Sun-dried tomatoes are one of the more expensive items on store shelves, but amazingly easy to prepare at home! Oven-drying tomatoes is a simple way to concentrate the bland flavor of store-bought tomatoes. Because most conventional tomatoes are lying to you about their ripeness. Read on for the details, and how to make sun-dried tomatoes at home.
The tomato, an exposé
Have you ever bought a tomato? Sorry, dumb question.
Have you ever really tasted a tomato? Not such a dumb question because most of the time tomatoes are the sideshow. A little garnish for the burger, an afterthought for the salad. Not the main event, let alone a show stopper.
The large tomatoes above are heirlooms I ordered from a local farm delivery here in Boise, and the smaller ones are Brad’s Atomic Grape tomatoes we grew in our inaugural backyard garden. The grape tomatoes proved an easy-to-grow for a first time gardener. And developed juicy, concentrated flavor as they actually ripened on the vine, unlike their store-bought cousins.
The lies your tomatoes are telling you
Mass-produced tomatoes, especially ones from Florida (above), are watered down, grainy versions of the real McCoy. And we can blame this on gas.
Yes, gas. 😱 While tomatoes at specialty and farmer’s markets are likely to be honest, most of the fruit at large chains is not ripened on the vine. It’s picked under-ripe and gassed during processing. Ethylene, a plant-based enzyme turns them red, but does little else.
So to recap:
- a) your store-bought tomatoes are not honestly ripe
- b) are lying to you, and
- c) taste like, well, nothing
But not to fret, that last one we can fix. As for the others, contact your congressional representative.
My source + a good read
Tomatoland by Barry Estabrook is an in-depth (and quite scary) look at Florida’s tomato industry. If you have ever lived in Florida, heard of migrant workers or eaten a so-called “vine-ripened” tomato, I think it’s worth a read. Estabrook’s in-depth look at the tomato industry is both enlightening and alarming. The more we know about our food, the more power we have to change how it’s grown.
Righting the wrongs of store-bought tomatoes
While we may not have the patience or bravery for actually drying out tomatoes in the sun, oven drying your tomatoes is a fast, easy method. It’s simple and low-maintenance, and the best way to increase the natural flavors of a bland tomato.
Do this with a tomato from your backyard garden or farmer’s market? BAM! You won’t know what hit you.
How to make sun-dried tomatoes in your oven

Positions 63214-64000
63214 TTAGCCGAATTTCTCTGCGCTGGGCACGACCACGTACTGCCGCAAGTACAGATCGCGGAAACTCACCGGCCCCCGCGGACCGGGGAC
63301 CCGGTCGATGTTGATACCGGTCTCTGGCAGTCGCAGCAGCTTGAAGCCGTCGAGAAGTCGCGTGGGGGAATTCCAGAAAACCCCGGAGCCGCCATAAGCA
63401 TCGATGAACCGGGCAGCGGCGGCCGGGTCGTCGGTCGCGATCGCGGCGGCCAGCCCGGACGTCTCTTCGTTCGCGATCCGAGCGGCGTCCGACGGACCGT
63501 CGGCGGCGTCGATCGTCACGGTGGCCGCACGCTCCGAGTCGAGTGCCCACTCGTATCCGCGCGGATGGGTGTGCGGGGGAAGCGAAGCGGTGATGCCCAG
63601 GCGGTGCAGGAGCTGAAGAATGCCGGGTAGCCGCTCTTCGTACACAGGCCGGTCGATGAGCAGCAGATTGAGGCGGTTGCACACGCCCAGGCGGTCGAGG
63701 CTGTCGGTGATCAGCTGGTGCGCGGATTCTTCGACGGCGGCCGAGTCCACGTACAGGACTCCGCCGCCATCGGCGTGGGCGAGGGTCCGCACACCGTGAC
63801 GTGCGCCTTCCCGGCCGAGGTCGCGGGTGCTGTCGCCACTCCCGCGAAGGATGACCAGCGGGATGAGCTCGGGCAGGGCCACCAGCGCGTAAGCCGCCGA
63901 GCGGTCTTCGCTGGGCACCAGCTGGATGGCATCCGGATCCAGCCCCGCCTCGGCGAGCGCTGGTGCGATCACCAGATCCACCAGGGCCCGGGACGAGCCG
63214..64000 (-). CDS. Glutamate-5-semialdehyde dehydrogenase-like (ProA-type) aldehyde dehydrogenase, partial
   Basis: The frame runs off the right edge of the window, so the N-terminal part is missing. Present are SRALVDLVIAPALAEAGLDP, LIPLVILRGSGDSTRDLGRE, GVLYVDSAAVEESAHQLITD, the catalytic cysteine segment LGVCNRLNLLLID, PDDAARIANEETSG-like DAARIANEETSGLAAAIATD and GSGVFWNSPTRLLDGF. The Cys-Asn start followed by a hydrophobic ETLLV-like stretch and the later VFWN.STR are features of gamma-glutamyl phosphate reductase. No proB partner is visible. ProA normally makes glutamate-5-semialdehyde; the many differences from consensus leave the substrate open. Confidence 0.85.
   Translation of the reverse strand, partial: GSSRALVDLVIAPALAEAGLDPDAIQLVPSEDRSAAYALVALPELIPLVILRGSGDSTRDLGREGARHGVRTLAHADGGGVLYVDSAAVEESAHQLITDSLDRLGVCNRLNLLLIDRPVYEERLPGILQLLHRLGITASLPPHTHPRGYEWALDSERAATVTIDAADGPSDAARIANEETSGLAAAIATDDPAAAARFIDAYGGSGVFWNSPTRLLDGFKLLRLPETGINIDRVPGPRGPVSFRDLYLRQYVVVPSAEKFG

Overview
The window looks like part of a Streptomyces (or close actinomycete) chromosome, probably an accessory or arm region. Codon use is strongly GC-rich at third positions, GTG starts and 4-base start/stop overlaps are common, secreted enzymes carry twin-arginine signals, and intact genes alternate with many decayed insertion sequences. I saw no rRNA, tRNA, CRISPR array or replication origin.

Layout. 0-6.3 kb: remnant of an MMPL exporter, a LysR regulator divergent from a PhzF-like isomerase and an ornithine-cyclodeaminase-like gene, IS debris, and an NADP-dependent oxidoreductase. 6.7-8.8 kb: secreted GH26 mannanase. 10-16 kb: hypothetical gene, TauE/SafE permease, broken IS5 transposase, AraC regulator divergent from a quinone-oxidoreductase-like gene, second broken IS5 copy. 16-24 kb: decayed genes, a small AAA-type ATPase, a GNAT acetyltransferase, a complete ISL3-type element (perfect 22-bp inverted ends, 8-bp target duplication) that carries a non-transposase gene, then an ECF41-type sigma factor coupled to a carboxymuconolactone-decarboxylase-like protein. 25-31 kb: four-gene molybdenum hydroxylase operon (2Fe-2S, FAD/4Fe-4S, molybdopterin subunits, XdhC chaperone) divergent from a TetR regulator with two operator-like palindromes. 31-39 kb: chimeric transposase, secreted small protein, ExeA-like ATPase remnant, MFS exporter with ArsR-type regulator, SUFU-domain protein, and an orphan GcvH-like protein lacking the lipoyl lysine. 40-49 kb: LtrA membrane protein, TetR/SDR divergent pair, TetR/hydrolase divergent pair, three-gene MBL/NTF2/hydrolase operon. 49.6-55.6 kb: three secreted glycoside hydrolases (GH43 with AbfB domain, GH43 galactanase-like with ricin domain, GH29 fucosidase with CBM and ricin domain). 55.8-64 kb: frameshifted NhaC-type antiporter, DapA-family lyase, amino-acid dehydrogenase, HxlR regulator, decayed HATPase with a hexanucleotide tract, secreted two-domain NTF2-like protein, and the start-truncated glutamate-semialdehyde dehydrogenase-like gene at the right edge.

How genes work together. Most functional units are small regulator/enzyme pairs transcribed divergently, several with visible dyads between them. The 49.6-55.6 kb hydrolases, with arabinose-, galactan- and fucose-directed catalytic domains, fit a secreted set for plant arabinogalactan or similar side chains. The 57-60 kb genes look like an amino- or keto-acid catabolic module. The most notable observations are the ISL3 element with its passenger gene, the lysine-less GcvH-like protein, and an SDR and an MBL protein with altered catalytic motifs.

To concentrate what flavor your tomatoes do possess, you must first introduce yourself to said oven.
“Hello oven, how are you? Have you been lonely while we used the Instapot and ordered take out?” Once you are acquainted, heat her up to anywhere from 170-200° F. The longer you plan to dry your tomatoes, the lower the temperature should be.
Slower drying = more flavor.
Slice up your lying, cheating tomatoes into halves or quarters and line them on a sheet pan. A rack is not essential, but it will allow for a faster drying process. I like to drizzle the tomatoes with olive oil and sprinkle on a little sea salt. If you really want to get wild, scatter a little fresh thyme or basil among them.
I’ve seen recipes that call for removing the seeds and jelly, but if there’s any umami flavor in your tomato – that’s where it lives. So scrape away the seeds if you prefer, but as for the jelly, I let it be.
Dry them out in the oven for four or five hours. I dried the ones above for about eight hours. If you want really low maintenance, dry them overnight at the lowest temperature your oven will allow, with the oven door cracked. This is really bringing it, as the longer the tomatoes dry, the more concentrated the flavors you create.
How to check for doneness
When done, tomatoes will be dry, chewy and easily bend without breaking. Once cooled, store the dried tomatoes submerged in olive oil in the refrigerator. I find I can keep mine for several weeks.
Add dried tomatoes anywhere and everywhere. I love the texture they add to a fresh pasta salad, the pop of color they give quinoa and especially the nuance they lend to weekend morning home fries. And that, my foodie friends, is the honest truth.
Yours in flavor,Print
The easiest kitchen venture ever! Five minutes to prep for the oven, and a low-maintenance bake that ends with big flavor.
- The best tomatoes you can find, I like using organic Roma or grape tomatoes
- Olive oil
- Optional: fresh-chopped herbs like thyme, basil, or rosemary
- Preheat oven to 200° F.
- Slice tomatoes into halves or quarters.
- Space out on a rack on a large baking pan. If you don’t have a rack, just lay the tomatoes directly on the pan.
- Dry tomatoes out in oven at least five hours, or overnight.
- Store in refrigerator covered in olive oil for up to a month.
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